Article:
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This Thanksgiving, Put On Some Music To Soothe


This year's Thanksgiving holiday promises to be melancholy, separated from many loved ones because of the pandemic. Of course, we can't be in more than one place at a time, but a song can. Sharing music can help bring us together, help soothe, help uplift.

Our friend Marin Alsop will offer some suggestions. Of course, she's music director of the Baltimore Symphony and chief conductor of the Vienna Radio Symphony. Marin, thanks so much for being with us.

MARIN ALSOP: Oh, it's great to be with you, Scott.

SIMON: This is a piece of music that always tears my heart out. Let's listen to Samuel Barber's "Knoxville: Summer Of 1915."


KARINA GAUVIN: (Singing) It has become that time of evening when people sit on their porches, rocking gently and talking gently...

SIMON: Marin, what does this piece and this particular recording of it mean to you?

ALSOP: Well, the piece is so nostalgic. It's like sharing a summer evening, a memory of a summer evening with your family, you know, out on the porch, having a picnic. And I think what we're all feeling now is this extraordinary desire to be together, to hug one another, you know, to have this shared communal experience. And for me, this is a piece that - it's like the archetypal summer evening in America. It's particularly American to me. And this is a recording that I made with the Royal Scottish National Orchestra. I recorded all of Barber's orchestral music. And the beautiful singing is by Karina Gauvin, who's a Canadian soprano.


GAUVIN: (Singing) On the rough wet grass of the back yard my father and mother have spread quilts. We all lie there, my mother, my father, my uncle, my aunt...

SIMON: We should note that the words are taken from James Agee and his book, "A Death In The Family."

ALSOP: Aren't they beautiful? Yeah.

SIMON: You have a few more pieces of music. I gather there's - Brahms is next.

ALSOP: It's interesting. When your producer Ned asked me which pieces I'd like to share with people at this time, I didn't realize it at first, but I gravitated toward the human voice. And for me, I guess I'm longing for that contact and especially since choirs are separated the most, you know, because of the danger of spreading COVID. So I think that drew me toward this piece, which is absolutely one of my favorites. It's called "A German Requiem" by Brahms.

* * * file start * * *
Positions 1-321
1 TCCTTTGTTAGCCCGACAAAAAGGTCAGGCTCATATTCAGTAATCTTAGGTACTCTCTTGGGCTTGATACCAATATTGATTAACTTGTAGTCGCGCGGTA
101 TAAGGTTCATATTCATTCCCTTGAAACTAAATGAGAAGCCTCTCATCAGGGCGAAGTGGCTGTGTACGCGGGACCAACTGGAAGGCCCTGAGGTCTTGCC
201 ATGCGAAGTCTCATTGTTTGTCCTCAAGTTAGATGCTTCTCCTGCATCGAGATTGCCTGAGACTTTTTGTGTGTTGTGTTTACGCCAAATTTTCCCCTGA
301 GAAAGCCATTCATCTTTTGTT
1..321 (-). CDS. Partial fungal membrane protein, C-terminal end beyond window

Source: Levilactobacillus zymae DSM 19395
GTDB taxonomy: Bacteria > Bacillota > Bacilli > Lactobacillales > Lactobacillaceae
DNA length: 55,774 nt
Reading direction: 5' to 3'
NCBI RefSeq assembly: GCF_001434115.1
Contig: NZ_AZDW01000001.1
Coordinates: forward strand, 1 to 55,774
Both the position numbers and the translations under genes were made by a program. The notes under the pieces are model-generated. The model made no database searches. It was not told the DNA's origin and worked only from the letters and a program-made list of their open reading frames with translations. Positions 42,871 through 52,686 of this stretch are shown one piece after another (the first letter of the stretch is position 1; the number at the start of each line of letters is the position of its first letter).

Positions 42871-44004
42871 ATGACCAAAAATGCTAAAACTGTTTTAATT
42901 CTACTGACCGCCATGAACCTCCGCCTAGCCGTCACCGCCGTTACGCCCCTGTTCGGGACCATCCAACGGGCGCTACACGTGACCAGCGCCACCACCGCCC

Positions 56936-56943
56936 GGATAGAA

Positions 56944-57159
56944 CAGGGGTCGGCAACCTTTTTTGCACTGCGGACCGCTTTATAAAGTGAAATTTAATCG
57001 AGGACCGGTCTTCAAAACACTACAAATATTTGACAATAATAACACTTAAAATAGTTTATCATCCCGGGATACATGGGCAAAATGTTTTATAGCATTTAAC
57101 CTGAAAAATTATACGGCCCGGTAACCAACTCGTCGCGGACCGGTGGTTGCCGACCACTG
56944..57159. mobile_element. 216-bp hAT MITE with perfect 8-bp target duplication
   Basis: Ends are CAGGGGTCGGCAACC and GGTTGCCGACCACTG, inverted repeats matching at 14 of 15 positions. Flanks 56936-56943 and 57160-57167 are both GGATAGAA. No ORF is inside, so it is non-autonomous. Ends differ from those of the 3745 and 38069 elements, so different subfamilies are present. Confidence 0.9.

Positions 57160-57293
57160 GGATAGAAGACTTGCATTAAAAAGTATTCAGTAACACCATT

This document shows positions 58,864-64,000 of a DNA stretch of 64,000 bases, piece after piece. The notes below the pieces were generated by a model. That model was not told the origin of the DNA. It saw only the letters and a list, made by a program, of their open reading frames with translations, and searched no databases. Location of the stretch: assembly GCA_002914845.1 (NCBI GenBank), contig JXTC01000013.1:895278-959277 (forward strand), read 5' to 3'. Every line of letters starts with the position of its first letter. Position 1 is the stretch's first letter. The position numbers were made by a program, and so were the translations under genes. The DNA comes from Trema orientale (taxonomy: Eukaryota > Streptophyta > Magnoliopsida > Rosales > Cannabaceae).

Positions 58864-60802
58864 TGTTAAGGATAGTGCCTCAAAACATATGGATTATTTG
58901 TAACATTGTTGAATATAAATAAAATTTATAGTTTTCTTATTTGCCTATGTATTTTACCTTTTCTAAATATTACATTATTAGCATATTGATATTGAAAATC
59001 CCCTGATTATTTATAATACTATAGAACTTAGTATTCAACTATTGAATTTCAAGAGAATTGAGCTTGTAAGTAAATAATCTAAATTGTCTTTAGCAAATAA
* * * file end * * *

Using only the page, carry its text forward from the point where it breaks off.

UNIDENTIFIED SINGERS: (Singing in German).

ALSOP: He originally wanted to call it The Human Requiem. And it's interesting because it's not predicting, you know, hell and damnation at all. It's really a celebration of life. And the movement I picked is called (speaking German) - translates into how lovely, how beautiful are your dwellings.


UNIDENTIFIED SINGERS: (Singing in German).

SIMON: It does make me feel better about a requiem.


ALSOP: Listen. As requiems go, this is pretty upbeat.

SIMON: You have music next by an Argentine composer.

ALSOP: This is a piece by one of my favorite people on the planet, Osvaldo Golijav.


ALSOP: He's a wonderful human being, you know, someone who's interested in inclusion and embrace of diversity and crossing musical genres. This is part of a movement from a cello concerto that he wrote originally for Yo-Yo Ma. I've performed it many times with Alisa Weilerstein. It's called "Azul." And it really brings together influences from across the globe.


SIMON: My God, that's gorgeous.

ALSOP: Isn't it beautiful? Beautiful music, huh?

SIMON: Wow. And now something from Handel - Handel with a twist?

ALSOP: Well, you know, I was wondering about what I would recommend for the moment when we can all run out of our houses and be together again. So this is a short clip from what we call Too Hot To Handel. It's a gospel version of Handel's "Messiah."


COLORADO SYMPHONY ORCHESTRA: (Singing) Hallelujah, hallelujah, hallelujah, hallelujah, hallelujah.

SIMON: Wow. That's you ringing the rafters with the Colorado Symphony.

ALSOP: Yeah, isn't that fun, though? And this is a - the arrangements are done by Bob Christianson and Gary Anderson. This one's by Bob. And it's just so much fun. And I thought, you know, with the holidays here, let's just hope for a hallelujah soon - very, very soon.

SIMON: Yeah.

ALSOP: But I wish everybody safe and happy holidays. And, Scott, can't wait to see you again in the flesh.

SIMON: Can't wait to see you again. Marin Alsop, now in her last season as music director of the Baltimore Symphony, her second as chief conductor of the Vienna Radio Symphony. Thanks so much. Good music, and happy holidays.

ALSOP: Happy holidays.


COLORADO SYMPHONY ORCHESTRA: (Singing) And he shall reign for ever and ever... Transcript provided by NPR, Copyright NPR.

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